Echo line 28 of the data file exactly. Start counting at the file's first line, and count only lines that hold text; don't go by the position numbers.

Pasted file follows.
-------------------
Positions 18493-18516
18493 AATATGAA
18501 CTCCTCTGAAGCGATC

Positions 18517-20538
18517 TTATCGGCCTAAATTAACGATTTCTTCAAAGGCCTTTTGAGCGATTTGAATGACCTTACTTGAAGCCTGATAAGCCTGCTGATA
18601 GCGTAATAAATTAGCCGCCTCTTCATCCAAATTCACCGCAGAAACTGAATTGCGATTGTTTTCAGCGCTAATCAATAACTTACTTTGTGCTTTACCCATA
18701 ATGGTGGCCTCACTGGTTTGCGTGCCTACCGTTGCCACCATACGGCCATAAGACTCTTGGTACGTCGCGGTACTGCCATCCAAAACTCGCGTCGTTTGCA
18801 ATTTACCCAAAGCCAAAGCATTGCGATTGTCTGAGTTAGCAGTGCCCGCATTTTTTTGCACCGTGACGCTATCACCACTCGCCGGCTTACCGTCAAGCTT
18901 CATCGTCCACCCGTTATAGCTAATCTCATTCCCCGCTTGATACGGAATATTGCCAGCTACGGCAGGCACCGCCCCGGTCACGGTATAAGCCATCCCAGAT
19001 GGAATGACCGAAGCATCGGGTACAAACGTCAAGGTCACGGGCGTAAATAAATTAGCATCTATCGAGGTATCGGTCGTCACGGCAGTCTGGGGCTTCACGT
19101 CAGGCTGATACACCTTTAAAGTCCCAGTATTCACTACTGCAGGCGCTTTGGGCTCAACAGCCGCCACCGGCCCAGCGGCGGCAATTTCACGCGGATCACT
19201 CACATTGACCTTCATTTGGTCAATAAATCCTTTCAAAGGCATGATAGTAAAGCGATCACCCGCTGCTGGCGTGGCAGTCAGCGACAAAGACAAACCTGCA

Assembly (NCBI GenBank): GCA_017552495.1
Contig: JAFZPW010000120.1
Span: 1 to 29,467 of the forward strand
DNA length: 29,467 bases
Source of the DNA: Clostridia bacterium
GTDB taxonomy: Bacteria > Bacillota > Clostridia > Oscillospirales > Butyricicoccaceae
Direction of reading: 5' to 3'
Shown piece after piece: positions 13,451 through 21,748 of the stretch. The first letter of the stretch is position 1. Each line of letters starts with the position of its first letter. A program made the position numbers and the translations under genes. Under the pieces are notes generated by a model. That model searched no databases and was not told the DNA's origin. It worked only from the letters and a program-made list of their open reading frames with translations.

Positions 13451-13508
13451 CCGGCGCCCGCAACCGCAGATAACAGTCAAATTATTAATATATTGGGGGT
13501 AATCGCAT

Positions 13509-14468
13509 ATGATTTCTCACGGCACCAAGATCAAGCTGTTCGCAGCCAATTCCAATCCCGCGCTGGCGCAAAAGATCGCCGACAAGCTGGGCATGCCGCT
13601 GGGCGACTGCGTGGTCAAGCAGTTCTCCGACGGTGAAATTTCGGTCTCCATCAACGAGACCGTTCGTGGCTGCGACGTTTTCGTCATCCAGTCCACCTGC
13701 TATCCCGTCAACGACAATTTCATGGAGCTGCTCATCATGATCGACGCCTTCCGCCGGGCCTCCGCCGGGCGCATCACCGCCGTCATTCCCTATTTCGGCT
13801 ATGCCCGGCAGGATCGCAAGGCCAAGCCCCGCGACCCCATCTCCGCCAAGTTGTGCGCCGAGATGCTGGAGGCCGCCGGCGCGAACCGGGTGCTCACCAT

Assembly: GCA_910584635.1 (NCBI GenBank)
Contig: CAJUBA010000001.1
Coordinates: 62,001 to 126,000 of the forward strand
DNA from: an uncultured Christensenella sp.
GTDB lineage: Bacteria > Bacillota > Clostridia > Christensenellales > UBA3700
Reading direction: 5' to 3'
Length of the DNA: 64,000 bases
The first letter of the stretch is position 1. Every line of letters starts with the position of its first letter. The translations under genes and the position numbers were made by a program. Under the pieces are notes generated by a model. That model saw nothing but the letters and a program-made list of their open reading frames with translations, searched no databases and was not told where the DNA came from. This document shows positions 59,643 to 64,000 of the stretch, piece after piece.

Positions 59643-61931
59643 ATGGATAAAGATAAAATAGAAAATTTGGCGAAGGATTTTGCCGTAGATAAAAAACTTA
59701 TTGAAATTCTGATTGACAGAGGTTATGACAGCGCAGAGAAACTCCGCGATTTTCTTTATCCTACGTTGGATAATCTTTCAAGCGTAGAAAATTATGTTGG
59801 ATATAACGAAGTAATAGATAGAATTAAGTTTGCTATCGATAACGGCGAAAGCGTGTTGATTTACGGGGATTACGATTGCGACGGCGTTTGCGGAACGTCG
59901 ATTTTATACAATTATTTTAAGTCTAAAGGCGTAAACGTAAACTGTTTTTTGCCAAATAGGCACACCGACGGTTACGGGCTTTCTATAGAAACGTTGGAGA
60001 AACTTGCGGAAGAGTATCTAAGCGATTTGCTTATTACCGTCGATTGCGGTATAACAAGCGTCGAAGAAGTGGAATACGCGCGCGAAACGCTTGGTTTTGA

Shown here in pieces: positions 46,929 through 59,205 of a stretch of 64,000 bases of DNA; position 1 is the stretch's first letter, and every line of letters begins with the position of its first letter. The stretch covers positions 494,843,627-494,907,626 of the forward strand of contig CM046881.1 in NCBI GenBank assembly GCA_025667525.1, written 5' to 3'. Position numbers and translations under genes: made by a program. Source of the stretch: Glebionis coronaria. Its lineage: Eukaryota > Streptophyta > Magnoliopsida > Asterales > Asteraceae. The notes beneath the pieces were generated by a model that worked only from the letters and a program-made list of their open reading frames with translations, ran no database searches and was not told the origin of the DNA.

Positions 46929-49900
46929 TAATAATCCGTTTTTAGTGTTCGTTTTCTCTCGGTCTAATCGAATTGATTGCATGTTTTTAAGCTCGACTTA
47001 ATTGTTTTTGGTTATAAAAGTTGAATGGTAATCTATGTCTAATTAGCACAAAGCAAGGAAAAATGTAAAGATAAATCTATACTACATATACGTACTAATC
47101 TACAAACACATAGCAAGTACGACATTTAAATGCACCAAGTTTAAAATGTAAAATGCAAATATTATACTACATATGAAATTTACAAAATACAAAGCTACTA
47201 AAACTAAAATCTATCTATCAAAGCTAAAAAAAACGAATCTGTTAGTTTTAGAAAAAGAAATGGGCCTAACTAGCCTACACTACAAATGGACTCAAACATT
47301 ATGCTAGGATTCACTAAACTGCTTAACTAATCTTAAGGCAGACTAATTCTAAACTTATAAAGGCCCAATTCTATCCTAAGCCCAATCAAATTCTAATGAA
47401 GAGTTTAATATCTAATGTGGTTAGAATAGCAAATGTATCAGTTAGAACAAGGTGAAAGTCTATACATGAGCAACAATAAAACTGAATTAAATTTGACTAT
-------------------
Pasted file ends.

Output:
13801 ATGCCCGGCAGGATCGCAAGGCCAAGCCCCGCGACCCCATCTCCGCCAAGTTGTGCGCCGAGATGCTGGAGGCCGCCGGCGCGAACCGGGTGCTCACCAT